There Came an Echo review photo
Say it again, Sam
[Disclosure: I backed There Came an Echo on Kickstarter.] Iridium Studios started out as a tiny developer with a humble Kickstarter for its rhythm role-playing game Sequence. It saw enough success that lead designer Jason Wis...

Homeworld trailer photo
Homeworld trailer

Homeworld Remastered Collection trailer shows off sexy-voiced cultist or something


'If you will not join, then die'
Feb 19
// Darren Nakamura
All right, I'll admit it: I know almost nothing about Homeworld. After reading the plot synopsis on Wikipedia (yeah journalism!), I got the gist of how things go, but with all of the alien races involved I can't really place...
Artemis convention photo
Artemis convention

Artemis Spaceship Bridge Simulator is getting its own convention


Artemis Armada One
Feb 16
// Darren Nakamura
I have always been interested in playing Artemis Spaceship Bridge Simulator, but have never had an opportunity. A team had it set up at Phoenix Comicon a couple years ago, but the room was booked for the whole weekend, so I w...
Halo: Nightfall release photo
Halo: Nightfall release

Live action Halo: Nightfall to release on March 17


On DVD, Blu-ray, and video on demand
Feb 16
// Darren Nakamura
Owners of Halo: The Master Chief Collection automatically had access to the five-episode live action series Halo: Nightfall, but soon it will be available for the plebeians on DVD, Blu-ray, and video on demand. On March 17, ...
Neptune, Have Mercy photo
Neptune, Have Mercy

A sci-fi submarine roguelike? Neptune, Have Mercy!


Damn, this looks cool
Feb 12
// Jordan Devore
Neptune, Have Mercy has a lot going for it. This is an "action exploration roguelike" set not in a fantasy world full of dungeons, but underwater on Neptune's largest moon. Players control a customizable submarine with a cla...
Offworld Trading Company photo
Offworld Trading Company

Civ IV lead designer's Offworld Trading Company hits Early Access


Space Truckers
Feb 12
// Jason Faulkner
Mohawk Games, formed by Civilization IV lead designer Soren Johnson, released its first title on Steam Early Access today. Offworld Trading Company is a real-time strategy game that focuses on economic might as opposed to gi...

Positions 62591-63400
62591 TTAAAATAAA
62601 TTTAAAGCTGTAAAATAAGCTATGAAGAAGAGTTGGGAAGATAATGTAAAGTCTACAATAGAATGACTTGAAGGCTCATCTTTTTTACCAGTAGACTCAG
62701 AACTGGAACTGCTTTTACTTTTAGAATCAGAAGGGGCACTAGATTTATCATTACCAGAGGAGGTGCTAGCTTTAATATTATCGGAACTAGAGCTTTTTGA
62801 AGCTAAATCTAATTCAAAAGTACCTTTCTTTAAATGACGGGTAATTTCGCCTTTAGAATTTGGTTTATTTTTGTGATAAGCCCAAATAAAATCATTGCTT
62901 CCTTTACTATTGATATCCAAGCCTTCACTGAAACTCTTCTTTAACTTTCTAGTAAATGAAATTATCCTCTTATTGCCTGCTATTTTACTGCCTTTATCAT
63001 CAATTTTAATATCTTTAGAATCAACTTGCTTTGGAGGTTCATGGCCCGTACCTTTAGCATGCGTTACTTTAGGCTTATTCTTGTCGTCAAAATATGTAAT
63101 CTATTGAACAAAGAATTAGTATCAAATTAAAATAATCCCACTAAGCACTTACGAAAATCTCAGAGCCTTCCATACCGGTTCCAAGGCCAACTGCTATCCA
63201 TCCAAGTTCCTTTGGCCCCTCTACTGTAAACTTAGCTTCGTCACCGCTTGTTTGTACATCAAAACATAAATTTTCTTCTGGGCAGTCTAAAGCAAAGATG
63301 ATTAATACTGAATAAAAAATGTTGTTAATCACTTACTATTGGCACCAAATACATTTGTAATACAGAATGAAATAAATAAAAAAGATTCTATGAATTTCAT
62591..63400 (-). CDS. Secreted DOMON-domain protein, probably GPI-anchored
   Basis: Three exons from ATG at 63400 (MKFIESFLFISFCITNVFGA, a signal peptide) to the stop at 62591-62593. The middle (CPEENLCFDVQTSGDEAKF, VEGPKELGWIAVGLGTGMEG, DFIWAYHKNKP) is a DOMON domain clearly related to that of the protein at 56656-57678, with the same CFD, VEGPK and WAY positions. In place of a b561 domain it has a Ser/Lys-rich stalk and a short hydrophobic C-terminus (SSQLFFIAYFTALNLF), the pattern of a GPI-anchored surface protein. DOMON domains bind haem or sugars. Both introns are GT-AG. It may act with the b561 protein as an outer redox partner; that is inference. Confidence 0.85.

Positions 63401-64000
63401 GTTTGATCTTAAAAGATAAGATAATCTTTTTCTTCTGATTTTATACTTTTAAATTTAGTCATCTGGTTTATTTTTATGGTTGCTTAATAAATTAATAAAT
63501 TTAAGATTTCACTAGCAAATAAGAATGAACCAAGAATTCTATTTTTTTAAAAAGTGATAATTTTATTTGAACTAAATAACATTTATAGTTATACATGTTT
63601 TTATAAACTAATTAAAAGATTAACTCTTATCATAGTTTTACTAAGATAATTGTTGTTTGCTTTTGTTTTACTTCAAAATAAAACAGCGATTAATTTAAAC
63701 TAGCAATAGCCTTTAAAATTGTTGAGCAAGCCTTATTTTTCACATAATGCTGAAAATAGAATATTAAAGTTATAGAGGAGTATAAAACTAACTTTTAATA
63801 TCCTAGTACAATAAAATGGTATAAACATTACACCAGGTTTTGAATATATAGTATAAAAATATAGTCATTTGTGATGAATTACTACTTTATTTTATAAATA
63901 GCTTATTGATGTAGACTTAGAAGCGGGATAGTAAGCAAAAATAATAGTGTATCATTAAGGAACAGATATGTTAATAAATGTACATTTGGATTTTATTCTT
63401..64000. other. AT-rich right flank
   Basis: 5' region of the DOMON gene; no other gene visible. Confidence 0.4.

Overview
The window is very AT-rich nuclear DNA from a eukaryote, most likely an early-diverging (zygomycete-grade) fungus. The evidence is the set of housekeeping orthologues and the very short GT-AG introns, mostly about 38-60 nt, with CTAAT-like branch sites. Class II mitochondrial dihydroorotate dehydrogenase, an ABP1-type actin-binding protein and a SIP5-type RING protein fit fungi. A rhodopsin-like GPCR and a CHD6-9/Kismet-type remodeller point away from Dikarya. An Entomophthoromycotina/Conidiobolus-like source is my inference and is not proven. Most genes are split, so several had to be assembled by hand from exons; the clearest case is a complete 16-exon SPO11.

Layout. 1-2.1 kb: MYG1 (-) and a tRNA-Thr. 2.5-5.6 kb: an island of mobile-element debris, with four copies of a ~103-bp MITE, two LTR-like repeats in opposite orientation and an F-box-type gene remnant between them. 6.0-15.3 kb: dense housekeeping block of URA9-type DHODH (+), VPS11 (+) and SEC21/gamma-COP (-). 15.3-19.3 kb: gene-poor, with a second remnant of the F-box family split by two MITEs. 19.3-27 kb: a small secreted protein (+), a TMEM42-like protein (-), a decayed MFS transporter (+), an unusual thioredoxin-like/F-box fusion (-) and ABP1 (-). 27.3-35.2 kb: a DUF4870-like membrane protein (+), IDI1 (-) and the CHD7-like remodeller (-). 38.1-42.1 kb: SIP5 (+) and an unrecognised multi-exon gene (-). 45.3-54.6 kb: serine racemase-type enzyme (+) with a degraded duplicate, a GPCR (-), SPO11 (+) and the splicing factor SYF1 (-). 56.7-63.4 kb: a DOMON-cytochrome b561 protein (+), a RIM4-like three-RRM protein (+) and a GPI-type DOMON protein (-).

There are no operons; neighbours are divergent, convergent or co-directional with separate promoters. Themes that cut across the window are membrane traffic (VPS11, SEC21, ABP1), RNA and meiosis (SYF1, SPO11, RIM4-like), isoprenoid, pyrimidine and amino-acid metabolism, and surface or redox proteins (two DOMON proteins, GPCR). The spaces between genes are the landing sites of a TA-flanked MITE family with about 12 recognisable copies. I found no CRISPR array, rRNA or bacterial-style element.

Glitch Hunter Kickstarter photo
Glitch Hunter Kickstarter

Cyberpunk CCG Glitch Hunter launches today on Kickstarter


Sometimes a change in setting is all that's necessary to interest new players
Feb 11
// Rob Morrow
Glitch Hunter is Estonia-based One More Rabbit's cyberpunk interpretation of the collectable card game for digital platforms. It's taking the project to Kickstarter today in hopes of raising the $63,000&n...
Sid Meier's Starships photo
Sid Meier's Starships

Sid Meier runs through Starships' customization and a small battle


Does he make it despite an estimated 40% chance of success?
Feb 05
// Darren Nakamura
Last month 2K and Firaxis announced Sid Meier's Starships, a strategy game set in the Civilization universe, continuing the story that Beyond Earth set up. With an impending spring release, it looks like it is pretty far alo...
Starbound update photo
Starbound update

Starbound update includes new race, new combat, new universe


First stable update in almost a year
Jan 28
// Darren Nakamura
Wow. It has been a long time. I thought that maybe I had missed a stable update somewhere along the line, but by Chucklefish's own admission, this is the first one since last March. To take a step back, development on Starbo...
Homeworld Remastered photo
Homeworld Remastered

We Can Go Homeworld Again: Gearbox sets date for Homeworld Remastered


Engine trails ahoy!
Jan 25
// Josh Tolentino
Finally! The Mothership has arrived. It's been quite a while since we last heard word from Gearbox and its plan to spruce up the Homeworld series for a much-needed rerelease, but more details have just jumped in, includ...
Anoxemia photo
Anoxemia

Anoxemia finds horror at the bottom of the sea


Add drowning to the list of things to be terrified about
Jan 13
// Darren Nakamura
The thought of dismemberment and/or mutilation freaks me out, for sure. The thought of instead being stuck at the bottom of the ocean with a dwindling oxygen supply evokes a different kind of terror. Sure, there will probabl...

  Around the web (login to improve these)




Back to Top


We follow moms on   Facebook  and   Twitter
  Light Theme      Dark Theme
Pssst. Konami Code + Enter?
You may remix stuff our site under creative commons w/@
- Destructoid means family. Living the dream, since 2006 -